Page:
Pundits have pointed to Iraq’s silence in the aftermath of the July air strikes as evidence of a closer relationship between Tel Aviv and Baghdad. According to European diplomats, Israeli officials have been conducting regular meetings with their Iraqi counterparts, including in Israel. In a July 6 seminar, Iraqi Ambassador to the U.S. Farid Yassin charted the reasons for increased relations between the countries, including the presence of an Iraqi community in Israel who “cherish their Iraqi characteristics and traditions.” Nevertheless, beyond an Iraq-centered Facebook page headed by the Israeli Foreign Ministry and a visit by unnamed Iraqi journalists, there are few signs of an Iraqi-Israeli partnership –– let alone a coordinated policy –– on Iran. Indeed, in the aftermath of the July attacks attributed to Tel Aviv, some 80 members of Iraq’s parliament urged the government to respond. Last week, Iraq also voiced strong opposition to a suggested Israeli role in the proposed U.S.-led coalition to secure maritime movement and fuel transportation in the Gulf.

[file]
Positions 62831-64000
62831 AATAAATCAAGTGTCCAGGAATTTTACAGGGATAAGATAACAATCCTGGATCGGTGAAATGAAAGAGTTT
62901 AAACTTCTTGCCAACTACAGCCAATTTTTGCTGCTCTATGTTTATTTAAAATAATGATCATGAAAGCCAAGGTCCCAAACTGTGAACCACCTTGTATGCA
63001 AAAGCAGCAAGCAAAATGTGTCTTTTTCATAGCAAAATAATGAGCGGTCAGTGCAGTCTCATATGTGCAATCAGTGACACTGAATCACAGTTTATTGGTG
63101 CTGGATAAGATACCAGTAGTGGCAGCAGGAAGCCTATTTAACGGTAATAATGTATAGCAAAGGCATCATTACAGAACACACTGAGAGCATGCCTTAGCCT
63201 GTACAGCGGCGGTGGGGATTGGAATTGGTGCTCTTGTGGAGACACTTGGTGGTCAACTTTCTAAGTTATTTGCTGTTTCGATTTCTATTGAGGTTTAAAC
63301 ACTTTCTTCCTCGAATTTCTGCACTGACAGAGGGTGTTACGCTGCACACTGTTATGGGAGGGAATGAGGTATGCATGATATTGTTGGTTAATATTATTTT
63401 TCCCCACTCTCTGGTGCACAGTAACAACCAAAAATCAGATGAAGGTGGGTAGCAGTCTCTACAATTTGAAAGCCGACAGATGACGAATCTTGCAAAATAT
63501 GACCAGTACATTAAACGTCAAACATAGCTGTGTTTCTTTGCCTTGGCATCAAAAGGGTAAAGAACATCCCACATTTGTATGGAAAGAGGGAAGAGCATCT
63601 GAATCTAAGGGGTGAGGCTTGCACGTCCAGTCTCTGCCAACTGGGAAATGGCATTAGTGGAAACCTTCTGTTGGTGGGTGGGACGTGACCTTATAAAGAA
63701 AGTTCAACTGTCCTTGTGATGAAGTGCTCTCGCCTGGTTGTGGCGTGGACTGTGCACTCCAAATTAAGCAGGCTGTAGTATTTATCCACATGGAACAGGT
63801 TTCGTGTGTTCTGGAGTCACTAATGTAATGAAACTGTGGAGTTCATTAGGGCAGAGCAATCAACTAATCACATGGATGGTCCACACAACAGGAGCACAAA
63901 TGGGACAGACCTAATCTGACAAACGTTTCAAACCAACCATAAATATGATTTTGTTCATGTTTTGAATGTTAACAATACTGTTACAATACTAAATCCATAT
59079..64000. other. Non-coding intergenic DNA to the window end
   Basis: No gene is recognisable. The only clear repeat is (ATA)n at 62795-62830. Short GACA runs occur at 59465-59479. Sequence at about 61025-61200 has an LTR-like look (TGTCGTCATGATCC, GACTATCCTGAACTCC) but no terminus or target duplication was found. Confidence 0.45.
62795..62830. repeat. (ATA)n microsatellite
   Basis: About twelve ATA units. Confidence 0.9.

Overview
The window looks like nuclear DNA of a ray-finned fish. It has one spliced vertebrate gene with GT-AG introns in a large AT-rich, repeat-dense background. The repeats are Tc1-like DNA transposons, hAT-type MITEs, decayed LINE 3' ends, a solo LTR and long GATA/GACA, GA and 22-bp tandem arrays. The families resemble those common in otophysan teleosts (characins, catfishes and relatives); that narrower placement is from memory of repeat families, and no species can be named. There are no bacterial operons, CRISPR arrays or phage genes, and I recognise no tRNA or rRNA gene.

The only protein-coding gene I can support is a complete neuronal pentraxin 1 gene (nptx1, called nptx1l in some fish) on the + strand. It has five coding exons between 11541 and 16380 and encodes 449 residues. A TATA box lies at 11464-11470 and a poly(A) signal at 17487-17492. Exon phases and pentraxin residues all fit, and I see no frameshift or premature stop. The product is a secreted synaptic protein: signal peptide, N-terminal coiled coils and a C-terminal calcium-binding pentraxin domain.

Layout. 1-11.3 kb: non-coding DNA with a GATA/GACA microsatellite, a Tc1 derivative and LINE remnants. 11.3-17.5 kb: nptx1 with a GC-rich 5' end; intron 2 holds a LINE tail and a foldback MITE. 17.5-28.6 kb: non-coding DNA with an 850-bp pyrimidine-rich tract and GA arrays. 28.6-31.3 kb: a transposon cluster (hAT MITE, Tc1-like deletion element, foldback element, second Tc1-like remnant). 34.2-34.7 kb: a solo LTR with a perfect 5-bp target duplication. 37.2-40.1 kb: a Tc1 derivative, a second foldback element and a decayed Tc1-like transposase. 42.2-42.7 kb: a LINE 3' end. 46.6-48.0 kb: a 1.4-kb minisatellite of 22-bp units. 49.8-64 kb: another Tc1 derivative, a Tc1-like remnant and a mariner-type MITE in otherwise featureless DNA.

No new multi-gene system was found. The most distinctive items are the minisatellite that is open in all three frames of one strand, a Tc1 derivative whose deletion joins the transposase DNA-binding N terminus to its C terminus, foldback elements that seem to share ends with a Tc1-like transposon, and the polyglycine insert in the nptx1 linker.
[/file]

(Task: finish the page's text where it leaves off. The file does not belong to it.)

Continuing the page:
Any overt rapprochement with Israel would also stand to be challenged by Baghdad’s pro-Palestinian surge, as previously highlighted by MEI. Recent visits by the PA, including the new prime minister, Mohammad Shtayyeh, have mobilized economic and political support for the Palestinians. Their outreach has sought to leverage the leadership of Iraq’s prime minister, Adel Abdul-Mahdi, who –– based on prior ties to the Palestine Liberation Organization –– is perceived to be a willing partner. This strategy has already borne fruit: In June the Iraqi prime minister announced a boycott of the Manama conference and rejected the U.S. Israeli-Palestinian peace plan, known as the “deal of the century.”
Palestinian disintegration and regional integration
Shtayyeh has sought bilateral partnerships between Iraq and the PA as part of a calculated outreach plan. Beyond advancing agricultural and economic cooperation, last month’s two-day visit by the prime minister centered on obtaining Iraqi oil at reduced prices. Faced with a lack of refineries in the Palestinian Territories, such an agreement would rely on a pact created between Iraq, Jordan, and Palestine earlier in July, which allows the PA to import oil through the Jordanian Petroleum Refinery in Zarqa.